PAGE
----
2. Back Story. Maybe you have a prolog or perhaps your book starts with something you feel sets the tone or tells a part of the story a reader may not understand. In many cases, opening a novel with back story simply slows it to a crawl. Not a good thing if your goal is to trap a reader in your imaginative lair and hold them there through 300+ pages. Remove the back story and plant it carefully within the text of your story, preferably within action/dialog scenes.
  3. The Dreaded Head Hopping Curse. Good gravy, I learned so much about this in one simple statement from my mentor, it made my own head spin. It’s one thing to have a sharp eye against incorrectly shifting POV, but head hopping is another nasty animal all together. It’s not something a writer should never do, but it is something a writer must do carefully. The key is to be inside the RIGHT head. It’s far simpler than I originally thought and here’s the trick. An event should always come from inside the head of the character who has the most to lose in that scene. Well DUH. If you’re anything like me, you have several scenes that should be rewritten this way to create a far more powerful story, scene by scene.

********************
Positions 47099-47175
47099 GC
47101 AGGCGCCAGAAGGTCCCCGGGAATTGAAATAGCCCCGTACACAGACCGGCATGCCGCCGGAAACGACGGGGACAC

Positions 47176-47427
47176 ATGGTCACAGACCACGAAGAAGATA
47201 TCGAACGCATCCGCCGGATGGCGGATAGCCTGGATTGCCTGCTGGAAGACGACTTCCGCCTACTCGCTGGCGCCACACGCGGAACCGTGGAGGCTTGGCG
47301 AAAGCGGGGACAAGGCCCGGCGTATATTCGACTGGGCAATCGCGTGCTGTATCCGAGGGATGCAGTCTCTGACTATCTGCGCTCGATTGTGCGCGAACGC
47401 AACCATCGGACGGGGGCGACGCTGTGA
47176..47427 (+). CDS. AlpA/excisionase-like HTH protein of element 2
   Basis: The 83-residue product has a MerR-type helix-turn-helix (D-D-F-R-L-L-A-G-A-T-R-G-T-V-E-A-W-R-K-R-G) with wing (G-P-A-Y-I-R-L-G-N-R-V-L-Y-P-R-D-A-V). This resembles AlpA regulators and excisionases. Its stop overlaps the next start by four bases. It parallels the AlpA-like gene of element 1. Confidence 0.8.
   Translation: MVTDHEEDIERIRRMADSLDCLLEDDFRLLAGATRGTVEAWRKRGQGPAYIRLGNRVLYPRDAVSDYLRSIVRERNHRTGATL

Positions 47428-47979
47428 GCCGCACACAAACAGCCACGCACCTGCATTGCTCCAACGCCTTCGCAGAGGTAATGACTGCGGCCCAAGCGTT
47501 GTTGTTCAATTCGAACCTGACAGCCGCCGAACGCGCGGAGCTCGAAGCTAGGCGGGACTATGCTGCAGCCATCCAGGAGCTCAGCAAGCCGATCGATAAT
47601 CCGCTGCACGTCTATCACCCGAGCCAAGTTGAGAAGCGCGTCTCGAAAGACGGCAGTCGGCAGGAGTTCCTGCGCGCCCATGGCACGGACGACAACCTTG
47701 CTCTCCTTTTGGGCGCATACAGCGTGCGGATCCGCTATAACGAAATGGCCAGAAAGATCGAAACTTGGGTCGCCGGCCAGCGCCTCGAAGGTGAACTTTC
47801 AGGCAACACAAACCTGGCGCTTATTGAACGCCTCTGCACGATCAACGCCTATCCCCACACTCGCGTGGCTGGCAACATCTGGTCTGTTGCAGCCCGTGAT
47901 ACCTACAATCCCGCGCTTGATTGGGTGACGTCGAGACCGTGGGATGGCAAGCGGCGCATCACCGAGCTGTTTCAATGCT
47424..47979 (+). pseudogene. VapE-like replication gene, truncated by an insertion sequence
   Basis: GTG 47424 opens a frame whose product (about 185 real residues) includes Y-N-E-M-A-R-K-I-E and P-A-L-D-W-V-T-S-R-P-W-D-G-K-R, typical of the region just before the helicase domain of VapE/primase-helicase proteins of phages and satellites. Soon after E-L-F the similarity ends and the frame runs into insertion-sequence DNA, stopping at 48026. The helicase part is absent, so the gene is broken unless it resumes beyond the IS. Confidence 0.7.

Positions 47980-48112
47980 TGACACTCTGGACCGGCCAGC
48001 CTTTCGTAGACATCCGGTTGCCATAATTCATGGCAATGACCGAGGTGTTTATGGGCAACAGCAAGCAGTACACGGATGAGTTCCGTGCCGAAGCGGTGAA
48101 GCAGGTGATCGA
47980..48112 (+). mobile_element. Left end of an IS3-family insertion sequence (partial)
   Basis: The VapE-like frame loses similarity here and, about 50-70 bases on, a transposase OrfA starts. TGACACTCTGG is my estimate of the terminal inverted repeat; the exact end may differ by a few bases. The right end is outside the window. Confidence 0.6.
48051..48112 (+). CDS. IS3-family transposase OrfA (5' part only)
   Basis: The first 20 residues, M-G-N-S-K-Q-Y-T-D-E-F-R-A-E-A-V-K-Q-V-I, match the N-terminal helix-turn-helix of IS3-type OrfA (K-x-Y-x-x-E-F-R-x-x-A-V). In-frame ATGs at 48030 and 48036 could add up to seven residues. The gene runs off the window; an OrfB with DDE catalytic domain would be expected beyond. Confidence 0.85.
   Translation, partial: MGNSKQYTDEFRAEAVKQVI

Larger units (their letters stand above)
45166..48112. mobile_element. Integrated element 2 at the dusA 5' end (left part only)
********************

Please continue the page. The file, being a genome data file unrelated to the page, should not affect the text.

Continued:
4. Twenty-five Reasons, All in a Row. When starting a novel, everyone, even Dan Brown, gets caught up with the exciting energy of writing. Somewhere in the process we all step back and ask, “Where are we going? What was the point again?” Many authors have no issues working blind; they have an inner compass that pulls them from A to Z. Many of us aren’t quite like that. Some of us outline, some mind map, some make charts and graphs. All that is way too time consuming for me. Then someone told me an easy trick to getting started. (After all, getting started is the point, right? Can’t finish without beginning.) Here’s the coolest tool I’ve learned in a long time. Sit down and write twenty-five sentences on separate lines that basically tell your story from beginning to end. It may only take ten, it may take thirty, but get from start to finish in simple statements. There. Now you have a prompt for each and every chapter, in order and clearly guiding you through the conflicts and climax of your novel. Neat, huh?